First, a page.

When nuclear submarine HMS Conqueror sped down the slipway at Birkenhead in 1969, no-one suspected it would one day sink an Argentinian battleship half way round the world.

The 5,400-ton vessel, built by Cammell Laird at a cost of £30 million, was designed to hunt down and destroy Soviet subs.

But in May 1982, it was pressed into service in the Falklands conflict.

Petty Officers Alan Pugh, left, and John Young with HMS Conqueror at Seaforth docks, August 1979

Petty Officers Alan Pugh, left, and John Young with HMS Conqueror at Seaforth docks, August 1979

Conqueror became the first nuclear-powered submarine to fire in anger when it launched three Mark 8 torpedoes at the armoured cruiser General Belgrano.

Two struck the ship and exploded – and 20 minutes later the Belgrano was sinking rapidly. A total of 323 men were killed.

After the war, Conqueror returned to its Faslane base flying a Jolly Roger flanked by torpedoes – customary practice for a Royal Navy submarine involved in action.

Nuclear submarine HMS Conqueror is launched at the Cammell Laird shipyards, August 1969

Nuclear submarine HMS Conqueror is launched at the Cammell Laird shipyards, August 1969

Launched by Lady Selina McGeogh and her husband Vice Admiral Sir Ian McGeogh on 28 August 1969, the Churchill-class Conqueror was the last nuclear sub built by Cammell Laird.

The whereabouts of Conqueror, nicknamed ‘Conks’, were classified for most of the submarine’s working life.

But Liverpool saw the sub again in August 1979 on a five-day stopover at Seaforth. The public were even allowed to go on board for two afternoons.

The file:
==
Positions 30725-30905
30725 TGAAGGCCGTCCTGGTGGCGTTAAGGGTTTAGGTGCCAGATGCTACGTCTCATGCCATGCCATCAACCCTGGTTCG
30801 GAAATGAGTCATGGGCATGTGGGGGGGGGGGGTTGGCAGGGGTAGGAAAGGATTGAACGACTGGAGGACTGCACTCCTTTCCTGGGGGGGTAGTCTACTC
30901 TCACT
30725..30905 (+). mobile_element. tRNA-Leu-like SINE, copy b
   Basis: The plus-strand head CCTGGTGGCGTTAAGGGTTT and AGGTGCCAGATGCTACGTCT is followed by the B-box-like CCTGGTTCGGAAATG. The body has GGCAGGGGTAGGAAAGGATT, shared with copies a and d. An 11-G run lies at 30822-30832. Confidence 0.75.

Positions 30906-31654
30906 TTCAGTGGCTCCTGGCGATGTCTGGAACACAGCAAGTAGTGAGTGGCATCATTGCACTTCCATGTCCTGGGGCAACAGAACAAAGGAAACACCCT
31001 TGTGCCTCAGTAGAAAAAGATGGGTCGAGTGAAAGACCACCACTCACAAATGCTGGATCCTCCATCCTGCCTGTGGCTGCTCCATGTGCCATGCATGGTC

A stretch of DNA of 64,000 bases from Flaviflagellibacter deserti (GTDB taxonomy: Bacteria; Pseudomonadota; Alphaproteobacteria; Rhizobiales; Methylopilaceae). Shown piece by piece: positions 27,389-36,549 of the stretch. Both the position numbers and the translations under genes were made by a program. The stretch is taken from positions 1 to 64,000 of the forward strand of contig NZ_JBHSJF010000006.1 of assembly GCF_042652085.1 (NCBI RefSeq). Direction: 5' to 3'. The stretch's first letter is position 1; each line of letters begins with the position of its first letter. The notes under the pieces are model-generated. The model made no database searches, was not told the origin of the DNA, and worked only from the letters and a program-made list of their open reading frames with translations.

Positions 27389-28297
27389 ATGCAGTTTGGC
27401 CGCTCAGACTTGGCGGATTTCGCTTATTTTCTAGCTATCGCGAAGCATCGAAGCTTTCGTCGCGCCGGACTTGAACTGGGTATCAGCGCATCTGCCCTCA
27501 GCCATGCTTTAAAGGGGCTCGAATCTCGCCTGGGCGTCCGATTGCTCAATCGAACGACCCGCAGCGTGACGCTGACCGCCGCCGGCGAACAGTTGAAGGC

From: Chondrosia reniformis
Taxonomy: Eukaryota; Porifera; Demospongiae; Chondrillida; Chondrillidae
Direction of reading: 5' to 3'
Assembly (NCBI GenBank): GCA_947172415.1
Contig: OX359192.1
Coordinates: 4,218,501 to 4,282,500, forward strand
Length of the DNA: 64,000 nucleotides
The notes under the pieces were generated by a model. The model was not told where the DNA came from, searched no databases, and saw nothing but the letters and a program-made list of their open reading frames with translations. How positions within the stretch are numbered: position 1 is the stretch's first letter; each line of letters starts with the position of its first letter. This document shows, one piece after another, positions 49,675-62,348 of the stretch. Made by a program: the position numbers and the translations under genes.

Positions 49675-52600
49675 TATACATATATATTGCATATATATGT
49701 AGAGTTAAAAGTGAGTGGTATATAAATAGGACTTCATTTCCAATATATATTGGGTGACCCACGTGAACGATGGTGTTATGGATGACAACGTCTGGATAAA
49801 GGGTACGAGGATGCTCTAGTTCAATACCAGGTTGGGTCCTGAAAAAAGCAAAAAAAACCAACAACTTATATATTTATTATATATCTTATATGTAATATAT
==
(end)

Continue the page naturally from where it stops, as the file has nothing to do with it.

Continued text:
Cleaners proudly pose on the deck of HMS Revenge before her commissioning day, December 1969

Cleaners proudly pose on the deck of HMS Revenge before her commissioning day, December 1969

Two other nuclear submarines were built at Cammell Laird’s Merseyside shipyards in the 1960s. They were the larger ballistic-missile subs HMS Revenge and HMS Renown.

The Resolution-class vessels weighed 8,400 tons submerged and had an unlimited range. Each carried a complement of 16 Polaris missiles in two rows of eight.

Renown was launched at Birkenhead on 25 February 1967 with celebrating Cammell Laird workers riding high on her deck.

Young Andrew Parr and his proud Dad Chief Petty Officer Frank Parr with HMS Revenge on her commissioning day, December 1969

Young Andrew Parr and his proud Dad Chief Petty Officer Frank Parr with HMS Revenge on her commissioning day, December 1969

Everyone wished Renown good luck on the day, but her 27 years of service were dogged by problems.

The submarine collided with other vessels, leaked radiation from her nuclear reactor and underwent a £155 million refit which took five years instead of two.

Her sister sub Revenge was commissioned at Birkenhead on 4 December 1968.

A glimpse inside the newly commissioned nuclear sub HMS Conqueror, November 1971

A glimpse inside the newly commissioned nuclear sub HMS Conqueror, November 1971

An army of cleaners moved in before the big day to ensure Revenge was looking her best. They proudly posed, mops in hand, on the sub’s deck.

But there was no-one prouder than Chief Petty Officer Frank Parr whose two-year-old son Andrew was allowed to attend the event.

As the commissioning ceremony unfolded, Andrew sat quietly behind his Dad eating his sweets!

HMS Conqueror sails back to Faslane after sinking the Admiral Belgrano, July 1982

HMS Conqueror sails back to Faslane after sinking the Admiral Belgrano, July 1982

 

Workers celebrate on the deck of HMS Renown at the Cammell Laird slipway, February 1967

Workers celebrate on the deck of HMS Renown at the Cammell Laird slipway, February 1967